Features / trans rights

Fighting transphobia using photography

By lowie trevena, Tuesday Sep 8, 2020

“Transgender people are not a threat, but unfortunately many people seem to view us as one,” says Nicky Ebbage, founder of a new visibility project.

Nicky, known professionally as Nicky Takes Photos, began Bristol Trans Portraits in August 2020 to increase the representation of trans people through art.

After attending Bristol’s protest against transphobia held on College Green in July 2020, the photographer wanted to use their skills to help the trans and non-binary community in the city.

“Throughout lockdown, I’d become increasingly frustrated over the negative treatment of trans people in the media and the uncertainty surrounding the Gender Recognition Act reform,” says Nicky, who themselves is non-binary.

“Seeing the way our community was being treated made me feel quite powerless. But when I attended the protest, there were so many other passionate trans people around that I felt really inspired to try and do something, and I started thinking about how I could use my skills to help the community.”

View this post on Instagram

Bristol Trans Portraits Lowie Trevena (they/them) @lowie.1998 "For a broad definition, someone who identifies as being non-binary feels as though their gender does not fit into the neat boxes of male and female. Most, but not all, non-binary people also identify as transgender, as their gender does not match the one they were assigned at birth. After speaking on the radio and having a positive reception, I want to continue creating a positive, constructive conversation about trans and non-binary people. We are the people you walk by in Cabot Circus, the people you bump into in Bristol Sweet Mart, a friend you meet for an after-work drink at the Watershed. We are not freaks or ‘snowflakes’, we are people who have finally learnt the language to identify in the way we have always felt. We are your sibling, colleague, child. We are the same as you." 🌈 🌈 🌈 Bristol Trans Portraits aims to increase the visibility of the trans community in Bristol. I'm offering one free portrait session each month to a trans or non-binary person, to then be featured on my socials and website! You can DM me or check out my website if you want to get involved, though please be aware there is currently a waiting list for this project. I'd especially like to invite Black folx, Asian folx and any people of colour, along with sex workers, and anyone who is disabled to get in touch. Visibility isn't truly visibility unless it represents all of our community. #bristoltransportraits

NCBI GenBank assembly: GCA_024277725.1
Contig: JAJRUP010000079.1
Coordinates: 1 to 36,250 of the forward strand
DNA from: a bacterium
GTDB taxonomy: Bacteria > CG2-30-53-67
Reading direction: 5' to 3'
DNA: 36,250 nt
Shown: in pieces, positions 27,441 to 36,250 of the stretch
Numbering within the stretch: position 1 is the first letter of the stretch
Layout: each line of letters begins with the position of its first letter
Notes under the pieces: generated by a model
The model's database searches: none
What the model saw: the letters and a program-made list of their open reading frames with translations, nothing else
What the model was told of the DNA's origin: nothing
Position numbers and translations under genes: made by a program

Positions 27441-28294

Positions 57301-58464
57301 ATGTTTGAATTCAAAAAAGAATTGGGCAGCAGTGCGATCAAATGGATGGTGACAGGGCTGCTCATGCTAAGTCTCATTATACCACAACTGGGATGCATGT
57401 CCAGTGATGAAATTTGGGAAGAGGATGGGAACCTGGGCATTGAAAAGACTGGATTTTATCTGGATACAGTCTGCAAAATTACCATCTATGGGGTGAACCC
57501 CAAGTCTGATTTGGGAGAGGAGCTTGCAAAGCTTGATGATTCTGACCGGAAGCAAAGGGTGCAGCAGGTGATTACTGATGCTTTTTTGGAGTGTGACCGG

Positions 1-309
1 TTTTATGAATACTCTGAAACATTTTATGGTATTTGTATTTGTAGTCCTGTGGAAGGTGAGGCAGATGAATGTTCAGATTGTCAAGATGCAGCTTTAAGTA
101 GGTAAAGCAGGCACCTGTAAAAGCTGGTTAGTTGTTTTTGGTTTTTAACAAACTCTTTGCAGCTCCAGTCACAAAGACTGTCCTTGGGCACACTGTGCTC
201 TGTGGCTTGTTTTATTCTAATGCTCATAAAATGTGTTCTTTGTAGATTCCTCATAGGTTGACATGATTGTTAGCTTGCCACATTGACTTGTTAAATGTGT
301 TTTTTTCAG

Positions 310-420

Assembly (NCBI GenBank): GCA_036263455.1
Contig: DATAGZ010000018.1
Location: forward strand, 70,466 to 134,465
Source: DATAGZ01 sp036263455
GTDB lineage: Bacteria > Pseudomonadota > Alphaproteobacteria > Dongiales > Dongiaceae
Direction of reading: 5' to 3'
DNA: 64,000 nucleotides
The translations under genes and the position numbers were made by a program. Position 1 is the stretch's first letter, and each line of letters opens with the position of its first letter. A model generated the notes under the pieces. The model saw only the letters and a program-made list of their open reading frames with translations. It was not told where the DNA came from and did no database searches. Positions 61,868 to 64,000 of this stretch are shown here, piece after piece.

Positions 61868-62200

A post shared by Nicky (they/them) (@nicky.takes.photos) on

In recent years, trans people – individuals who identify as the gender other than the one assigned to them at birth – have been receiving increasingly negative media attention and, as a result, are experiencing ever more hatred and violence. A reformation of the Gender Recognition Act was due to take place in 2020, but the Sunday Times has reported that this will not go ahead.

Nicky, who works part-time in two music venues and a theatre, as well as being a photographer, offers a monthly session for free and promotes each photographed person throughout the following month. They do this so that all people in the trans community – who are as a group more likely to be affected by poverty and unemployment – can access the empowering experience of having their photo taken.

Maddy Coward was the first person to be featured in the new project. Photo: Nicky Ebbage

“I started this project because I believe visibility and representation put us in a better position to advocate for our rights, educate others and fight transphobia,” says the 27-year-old, who lives in Bedminster.

“We’re just like you; we have families and friends, careers and personalities. We just want to live our lives authentically.”

Main photo: Nicky Ebbage

Read more: Hundreds in Bristol protest against transphobia

Related articles